A Quick Knit

After knitting a gorgeous pair of knee socks for the boy’s sock-worthy GF in a gorgeous Knit Picks Stroll tonal colorway called Blue Yonder, I found myself with to little left-over yarn to knit a pair of regular socks for myself, but plenty of yarn to knit a pair of fingerless mitts for the boy’s GF. So off I went on a Ravelry search to find just the right pattern for this yarn.

I found several attractive patterns, but I settled on Mitt Envy, a free download on Ravelry, because I thought the cable would show up well on the tonal yarn.

The pattern may be free, but the designer went out of her way to write the pattern out in great detail. The instructions are all in written form–there is no chart for the cable–but they are clear and detailed, and there are three pictures that show the mitts to great advantage.

I have completed the left mitt and will be casting on the right mitt later today.

Back of the left Blue Yonder fingerless mitt

Back of the left Blue Yonder fingerless mitt

DSC02495_2

Palm of the left Blue Yonder fingerless mitt

These mitts are a quick and easy knit, but I did have to make several modifications to the pattern to get a mitt that fits well. The pattern calls for a gauge of 7 stitches per inch and 11 rows per inch in stocking stitch. I cast on using 2.75 mm double-pointed needles and knit to about half-way through the thumb gusset increases, then put the mitt on a circular needle and tried it on. It was too small because my gauge was 8 stitches per inch. So I ripped it out and started over, this time using 3 mm double-pointed needles. I completed all the thumb gusset increases and knitted a few rounds beyond that before putting the stitches on a circular needle and trying the mitt on. On the second try the circumference of the mitt was perfect. My gauge was 7 stitches per inch, and the fit was snug without being tight, just the way it should be. But the ribbed cuff of the mitt barely reached my wrist even though my row gauge was 10 rows per inch. I decided to knit another cable pattern repeat before starting the thumb gusset, so I ripped back to round 7 of the first pattern repeat, knitted round 8 without doing the M1 increase, knitted rounds 1-7 again, then made the increase on round 8.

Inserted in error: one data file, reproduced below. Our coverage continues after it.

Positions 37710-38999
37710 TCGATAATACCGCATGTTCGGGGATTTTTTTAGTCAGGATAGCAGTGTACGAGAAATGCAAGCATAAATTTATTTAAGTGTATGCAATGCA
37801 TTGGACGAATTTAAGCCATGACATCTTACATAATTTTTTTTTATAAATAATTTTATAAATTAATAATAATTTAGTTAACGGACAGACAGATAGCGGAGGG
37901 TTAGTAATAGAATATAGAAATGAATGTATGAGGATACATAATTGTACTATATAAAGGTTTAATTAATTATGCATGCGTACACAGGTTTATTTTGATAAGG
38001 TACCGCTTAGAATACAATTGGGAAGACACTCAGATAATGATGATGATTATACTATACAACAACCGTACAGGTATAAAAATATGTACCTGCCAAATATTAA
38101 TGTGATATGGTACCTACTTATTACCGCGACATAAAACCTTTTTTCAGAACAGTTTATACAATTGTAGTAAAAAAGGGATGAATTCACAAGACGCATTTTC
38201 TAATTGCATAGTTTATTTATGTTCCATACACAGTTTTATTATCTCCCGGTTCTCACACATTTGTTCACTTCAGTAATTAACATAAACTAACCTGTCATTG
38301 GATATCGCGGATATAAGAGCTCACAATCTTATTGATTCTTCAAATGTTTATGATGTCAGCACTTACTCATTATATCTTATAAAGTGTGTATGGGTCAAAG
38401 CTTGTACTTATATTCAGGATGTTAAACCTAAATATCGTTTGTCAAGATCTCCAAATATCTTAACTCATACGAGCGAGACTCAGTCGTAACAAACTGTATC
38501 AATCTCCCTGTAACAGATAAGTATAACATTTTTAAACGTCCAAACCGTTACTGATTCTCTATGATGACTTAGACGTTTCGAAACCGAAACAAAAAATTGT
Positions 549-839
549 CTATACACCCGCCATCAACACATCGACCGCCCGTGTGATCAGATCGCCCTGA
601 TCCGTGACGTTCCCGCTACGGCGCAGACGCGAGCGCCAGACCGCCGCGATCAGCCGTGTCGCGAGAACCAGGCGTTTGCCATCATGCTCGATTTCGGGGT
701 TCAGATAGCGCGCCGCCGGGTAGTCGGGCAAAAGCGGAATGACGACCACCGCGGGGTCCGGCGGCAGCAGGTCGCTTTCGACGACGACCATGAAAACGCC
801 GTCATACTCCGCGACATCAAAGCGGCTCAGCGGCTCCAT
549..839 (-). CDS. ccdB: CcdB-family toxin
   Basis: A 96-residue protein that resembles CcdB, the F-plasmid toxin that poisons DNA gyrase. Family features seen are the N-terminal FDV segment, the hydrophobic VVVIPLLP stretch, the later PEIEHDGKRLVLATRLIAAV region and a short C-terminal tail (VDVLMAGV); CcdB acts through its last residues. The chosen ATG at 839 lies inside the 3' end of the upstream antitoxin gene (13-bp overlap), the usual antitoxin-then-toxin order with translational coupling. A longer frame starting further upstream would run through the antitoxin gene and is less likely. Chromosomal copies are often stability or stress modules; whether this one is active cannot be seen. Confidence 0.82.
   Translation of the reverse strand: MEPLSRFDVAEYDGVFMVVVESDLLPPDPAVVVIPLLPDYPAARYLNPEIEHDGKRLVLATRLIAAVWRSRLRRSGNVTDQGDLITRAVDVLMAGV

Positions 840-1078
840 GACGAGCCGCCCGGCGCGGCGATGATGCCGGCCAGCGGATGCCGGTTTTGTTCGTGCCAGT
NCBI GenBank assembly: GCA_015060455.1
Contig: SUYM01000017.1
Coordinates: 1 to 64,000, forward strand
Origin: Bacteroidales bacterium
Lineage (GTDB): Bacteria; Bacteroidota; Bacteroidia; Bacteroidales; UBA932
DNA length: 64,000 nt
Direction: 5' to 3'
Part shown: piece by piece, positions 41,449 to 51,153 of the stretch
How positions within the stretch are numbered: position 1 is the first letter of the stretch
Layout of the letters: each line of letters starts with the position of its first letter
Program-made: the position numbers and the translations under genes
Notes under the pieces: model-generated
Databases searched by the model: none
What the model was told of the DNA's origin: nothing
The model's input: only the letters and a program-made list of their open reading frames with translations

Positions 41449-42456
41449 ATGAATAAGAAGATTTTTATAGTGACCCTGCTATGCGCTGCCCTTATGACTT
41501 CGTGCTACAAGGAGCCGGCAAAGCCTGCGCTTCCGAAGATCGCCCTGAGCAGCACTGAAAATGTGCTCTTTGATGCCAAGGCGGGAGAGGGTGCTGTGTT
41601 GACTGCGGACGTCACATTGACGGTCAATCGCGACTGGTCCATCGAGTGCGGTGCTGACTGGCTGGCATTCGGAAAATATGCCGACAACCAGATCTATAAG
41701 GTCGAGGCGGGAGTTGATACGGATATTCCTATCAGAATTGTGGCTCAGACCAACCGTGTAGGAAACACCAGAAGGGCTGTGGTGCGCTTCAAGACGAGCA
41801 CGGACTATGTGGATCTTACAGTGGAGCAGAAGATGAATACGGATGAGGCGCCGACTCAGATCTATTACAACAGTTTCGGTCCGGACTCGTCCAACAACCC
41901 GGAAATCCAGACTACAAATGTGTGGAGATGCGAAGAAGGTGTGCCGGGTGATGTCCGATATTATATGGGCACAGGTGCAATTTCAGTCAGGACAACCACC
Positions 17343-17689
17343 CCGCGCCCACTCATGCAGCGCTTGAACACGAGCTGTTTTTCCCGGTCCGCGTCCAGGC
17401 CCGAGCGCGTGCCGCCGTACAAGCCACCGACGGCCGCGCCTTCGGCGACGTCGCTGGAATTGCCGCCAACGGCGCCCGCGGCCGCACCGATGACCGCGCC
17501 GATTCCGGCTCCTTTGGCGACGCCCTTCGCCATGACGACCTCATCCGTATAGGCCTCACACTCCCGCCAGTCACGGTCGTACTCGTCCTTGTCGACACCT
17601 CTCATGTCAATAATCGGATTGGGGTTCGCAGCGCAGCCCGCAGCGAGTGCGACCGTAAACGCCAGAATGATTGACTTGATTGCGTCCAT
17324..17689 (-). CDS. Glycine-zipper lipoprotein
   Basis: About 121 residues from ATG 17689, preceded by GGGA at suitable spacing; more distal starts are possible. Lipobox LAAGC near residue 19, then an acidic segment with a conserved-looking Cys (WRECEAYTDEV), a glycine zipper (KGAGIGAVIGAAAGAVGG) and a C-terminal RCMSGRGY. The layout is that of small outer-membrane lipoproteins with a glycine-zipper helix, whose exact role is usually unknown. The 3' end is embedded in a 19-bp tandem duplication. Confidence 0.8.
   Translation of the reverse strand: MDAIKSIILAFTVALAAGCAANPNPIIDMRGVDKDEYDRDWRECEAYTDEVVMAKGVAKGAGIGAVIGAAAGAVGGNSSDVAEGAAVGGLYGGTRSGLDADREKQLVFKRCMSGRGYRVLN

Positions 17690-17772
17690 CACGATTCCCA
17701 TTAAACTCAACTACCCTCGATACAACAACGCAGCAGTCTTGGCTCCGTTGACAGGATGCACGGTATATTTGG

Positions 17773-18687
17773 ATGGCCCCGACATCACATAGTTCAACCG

The pattern calls for using a M1 increase for all the gusset increases, but I’m just a little anal about things like increases and decreases and wanted the paired decreases to mirror each other, so I worked a M1R at the beginning of the gusset and a M1L at the end of the gusset. (M1R–lift the thread between the stitches from back to front and knit through the front of the stitch to twist it. This stitch will lean toward the right. M1L–life the thread between the stitches from front to back and knit through the back of the stitch to twist it. This stitch will lean toward the left.)

I continued with the pattern until I had completed all the cable repeats, then tried the mitt on. It didn’t quite cover the palm of my hand, so I knew that even after knitting the 7 rounds of ribbing for the top cuff the mitt would be too short. So I knitted one more repeat of the cable pattern before knitting the ribbing, and as you can see from the picture, I hit the Goldilocks zone. The mitt is just right. Whereas the pattern has 5 total repeats of the cable stitch, I ended up with 7 total repeats.

Because everything I had knitted according to the instructions up to this point had been too short, when I knitted the thumb, I first knitted two plain rounds, then did the 7 rounds of 2 x 2 ribbing. I think the results are awesome. I wanted the top part of the mitt to be a little longer than she made hers. Hers appear to extend to the bottom of the second knuckle of the index finger, and I prefer mitts to extend to the bottom of the second knuckle of the middle finger. With the adjustments I made to add length before the thumb gussets and before the top cuff, I ended up with a mitt that is 7 inches long cuff to cuff instead of the 5.5 inches of the original model.

All things considered, I think this is a brilliant pattern for fingerless mitts and I would definitely recommend it to other knitters, but with the caveat that you might need to make a few adjustments to get a good fit for your hand.

8 thoughts on “A Quick Knit

  1. Very pretty mitt! The yarn and pattern are a great match. Funny thing — I downloaded this same pattern this week to use with some of my handspun. Great minds . . . 🙂

  2. Thanks for so clearly detailing your modifications! You have taken all the thinking out of it for me so now I can just focus on the telly 😉 Thank-you!

    • I’m happy to hear that my modifications are of use. I know that I have benefited greatly over the years from other knitters publishing their modifications on blogs and Ravelry, so I try to share mine, just in case. 🙂 Good luck with your mitts.

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